It was a good stroke of psychology when the founders of this town christened it Lincoln Center, but it was the beginning of 66 years of confusion and difference and opinon and usage.
In the early 1870s every little thing counted toward making or breaking the town as the future county seat of Lincoln County, so the suggestive word Center was appended in the name Lincoln to remind voters in the county seat election that the new town was centrally located and thus admirably situtated to be the county seat.
It worked, so far as the county seat was concerned. The town plat was filed with the register of deeds on May 8, 1871, and the title in big letters in the plat book reads Lincoln Center. In the affidavit of the surveyors, however, it is Lincoln Centre.
In the revised plat of 1880, the town is called Lincoln Center, and when it was incorporated in 1879 it was called Lincoln Center. The official seal of the city says Lincoln Center. All the plats of the additions to the town say Lincoln Center, or occasionally Lincoln Centre, excepting one, which doesn't say.
When the Salina, Lincoln and Western Railway came to Lincoln in the middle '80s, it designated its station as Lincoln Center. The Salina Northern did the same 20 years ago and their successors followed the practice. The telegraph and express offices are called Lincoln Center. If you don't believe it, go somewhere else and try to buy a railroad ticket, send a telegram or ship some freight or express to Lincoln. The agent will tell you in so many words that there no such place. Maybe you mean Lincolnville or Lincoln Center but there is postively no Lincoln in Kansas. Its book says so and the book is right. You can argue till you're black in the face but you'll never convince him. He will look at you skeptically even when you tell him you live in Lincoln.
These being the facts, you may say, why not give up and call it Lincoln Center?
Simply because trhere is just as good authoirty for Lincoln and local usage favors Lincoln a thousand to one
In the first place, the post office department says it is Lincoln and has said so every since there was a post office.
In the second place, the map-makers are unanimous to saying it is Lincoln, although occasionally one which makes a pretense to being thorough puts Lincoln Center in small type and parentheses underneath.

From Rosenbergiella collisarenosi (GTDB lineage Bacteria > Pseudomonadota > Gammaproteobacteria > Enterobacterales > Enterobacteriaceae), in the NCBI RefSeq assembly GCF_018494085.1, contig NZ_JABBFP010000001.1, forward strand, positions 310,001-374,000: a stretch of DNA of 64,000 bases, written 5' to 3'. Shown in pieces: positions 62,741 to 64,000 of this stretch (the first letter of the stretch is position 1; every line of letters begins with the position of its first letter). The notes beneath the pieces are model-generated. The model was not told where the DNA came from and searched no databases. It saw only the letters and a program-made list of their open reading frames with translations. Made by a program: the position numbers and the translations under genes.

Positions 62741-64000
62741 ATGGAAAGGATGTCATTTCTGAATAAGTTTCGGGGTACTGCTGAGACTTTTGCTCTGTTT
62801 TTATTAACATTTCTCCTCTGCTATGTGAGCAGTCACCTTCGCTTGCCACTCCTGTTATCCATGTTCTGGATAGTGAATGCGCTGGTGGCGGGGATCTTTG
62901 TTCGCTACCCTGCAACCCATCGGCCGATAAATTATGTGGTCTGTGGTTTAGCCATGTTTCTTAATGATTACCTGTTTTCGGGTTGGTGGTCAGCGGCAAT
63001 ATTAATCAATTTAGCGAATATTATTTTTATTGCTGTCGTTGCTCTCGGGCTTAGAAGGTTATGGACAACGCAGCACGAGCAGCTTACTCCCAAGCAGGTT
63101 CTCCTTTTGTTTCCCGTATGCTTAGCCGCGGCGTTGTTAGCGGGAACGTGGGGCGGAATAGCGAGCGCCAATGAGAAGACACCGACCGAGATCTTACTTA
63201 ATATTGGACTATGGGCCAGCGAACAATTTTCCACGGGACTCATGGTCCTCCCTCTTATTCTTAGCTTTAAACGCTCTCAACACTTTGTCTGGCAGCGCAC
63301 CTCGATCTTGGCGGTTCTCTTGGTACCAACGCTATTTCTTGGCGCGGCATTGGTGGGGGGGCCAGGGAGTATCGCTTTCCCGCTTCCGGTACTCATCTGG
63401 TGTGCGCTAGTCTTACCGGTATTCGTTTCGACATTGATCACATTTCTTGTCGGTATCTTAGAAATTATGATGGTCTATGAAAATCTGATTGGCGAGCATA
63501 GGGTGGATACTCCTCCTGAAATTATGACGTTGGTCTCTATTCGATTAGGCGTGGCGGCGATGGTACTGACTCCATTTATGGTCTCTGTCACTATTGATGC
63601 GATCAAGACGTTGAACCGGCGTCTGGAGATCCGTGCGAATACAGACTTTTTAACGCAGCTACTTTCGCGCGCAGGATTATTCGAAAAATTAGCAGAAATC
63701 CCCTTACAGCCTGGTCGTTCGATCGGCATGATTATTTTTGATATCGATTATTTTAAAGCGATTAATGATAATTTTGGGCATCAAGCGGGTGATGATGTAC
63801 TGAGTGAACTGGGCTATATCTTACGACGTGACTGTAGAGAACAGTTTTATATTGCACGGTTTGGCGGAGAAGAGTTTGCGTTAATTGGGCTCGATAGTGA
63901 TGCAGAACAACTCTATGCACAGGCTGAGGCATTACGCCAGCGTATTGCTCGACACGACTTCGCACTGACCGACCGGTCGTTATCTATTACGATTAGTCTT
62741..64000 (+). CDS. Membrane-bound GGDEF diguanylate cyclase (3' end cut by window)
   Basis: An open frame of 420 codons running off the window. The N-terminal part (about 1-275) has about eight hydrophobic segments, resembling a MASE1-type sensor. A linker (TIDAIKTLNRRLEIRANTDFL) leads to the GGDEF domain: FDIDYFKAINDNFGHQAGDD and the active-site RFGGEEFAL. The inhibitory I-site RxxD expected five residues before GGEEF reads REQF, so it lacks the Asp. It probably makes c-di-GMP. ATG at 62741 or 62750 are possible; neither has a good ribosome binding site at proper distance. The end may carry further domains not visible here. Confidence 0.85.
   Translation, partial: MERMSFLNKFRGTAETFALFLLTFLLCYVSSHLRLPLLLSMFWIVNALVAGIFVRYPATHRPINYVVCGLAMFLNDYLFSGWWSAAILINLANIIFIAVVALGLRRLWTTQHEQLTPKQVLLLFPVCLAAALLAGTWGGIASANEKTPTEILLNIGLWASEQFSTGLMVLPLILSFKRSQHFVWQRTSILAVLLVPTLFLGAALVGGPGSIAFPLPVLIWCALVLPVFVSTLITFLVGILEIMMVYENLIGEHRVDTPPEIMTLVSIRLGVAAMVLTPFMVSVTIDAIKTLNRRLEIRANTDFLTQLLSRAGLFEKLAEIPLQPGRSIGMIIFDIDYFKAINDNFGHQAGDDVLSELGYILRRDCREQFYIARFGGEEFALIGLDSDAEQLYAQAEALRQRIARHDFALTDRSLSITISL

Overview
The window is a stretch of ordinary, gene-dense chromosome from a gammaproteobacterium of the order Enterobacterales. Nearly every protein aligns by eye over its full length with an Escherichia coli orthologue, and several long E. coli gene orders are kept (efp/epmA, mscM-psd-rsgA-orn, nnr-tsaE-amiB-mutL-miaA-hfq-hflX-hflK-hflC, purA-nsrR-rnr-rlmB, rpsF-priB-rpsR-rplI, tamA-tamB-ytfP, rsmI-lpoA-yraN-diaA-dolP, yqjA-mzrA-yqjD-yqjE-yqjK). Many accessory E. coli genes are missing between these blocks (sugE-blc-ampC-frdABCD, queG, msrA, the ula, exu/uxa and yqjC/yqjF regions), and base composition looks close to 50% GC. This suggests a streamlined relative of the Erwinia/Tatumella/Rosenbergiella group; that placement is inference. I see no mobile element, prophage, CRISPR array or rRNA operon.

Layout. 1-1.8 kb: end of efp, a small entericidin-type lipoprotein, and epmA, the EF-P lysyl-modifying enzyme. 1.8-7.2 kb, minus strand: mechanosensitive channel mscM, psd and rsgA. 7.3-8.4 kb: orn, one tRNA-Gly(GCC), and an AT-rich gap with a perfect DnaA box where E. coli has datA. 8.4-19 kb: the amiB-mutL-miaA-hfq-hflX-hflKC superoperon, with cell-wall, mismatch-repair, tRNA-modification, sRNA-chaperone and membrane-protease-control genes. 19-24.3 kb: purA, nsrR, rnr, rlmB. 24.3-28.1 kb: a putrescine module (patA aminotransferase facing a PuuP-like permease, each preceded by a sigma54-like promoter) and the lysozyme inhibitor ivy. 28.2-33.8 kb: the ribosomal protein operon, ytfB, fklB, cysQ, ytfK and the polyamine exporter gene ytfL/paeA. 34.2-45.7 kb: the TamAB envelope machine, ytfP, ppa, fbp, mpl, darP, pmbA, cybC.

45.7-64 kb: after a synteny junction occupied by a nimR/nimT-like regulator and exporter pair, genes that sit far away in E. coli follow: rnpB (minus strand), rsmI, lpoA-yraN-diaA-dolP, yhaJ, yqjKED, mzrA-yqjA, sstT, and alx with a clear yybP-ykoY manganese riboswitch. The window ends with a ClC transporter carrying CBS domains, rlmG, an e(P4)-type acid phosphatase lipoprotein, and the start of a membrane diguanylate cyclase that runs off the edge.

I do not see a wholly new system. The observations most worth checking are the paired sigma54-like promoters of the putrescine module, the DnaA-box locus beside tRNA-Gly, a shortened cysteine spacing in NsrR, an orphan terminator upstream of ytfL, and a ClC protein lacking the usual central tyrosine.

When the first railroad came through the town it called itself the Salina, Lincoln & Western. Other proposed railroads included Lincoln in their names, but never Lincoln Center. Now was the consistent?
To our knowledge, no business firm in the town ever used Lincoln Center in its name, but many have used Lincoln.
In official records, at the courthouse, the use of Lincoln seems to have only slight advantage over Lincoln Center. The tax rolls at the treasurer's office say Lincoln City. In district court papers the two names are used interchangeably, Clerk of Court E.D. Harlow says without question. In conveyaneces of title, Register of Deeds Eugene Kerr says, property is frequently described as being situated in the city of Lincoln and the description has never been questioned. In probate court, Lincoln Center is given the preference as being geographically correct and Judge Artman is trying to get Lincoln Center used in all papers of that court.
That's the situation. After 66 years, Lincoln Center is just as correct, technically, as ever, and Lincoln is just as universally used in everyday speech and writing as ever. Each name has authority enough to keep it alive, and despite confusion and argument this region bounded by Lost creek on the west, the Saline on the south and Yauger creek on the east will continue to be the town with two names.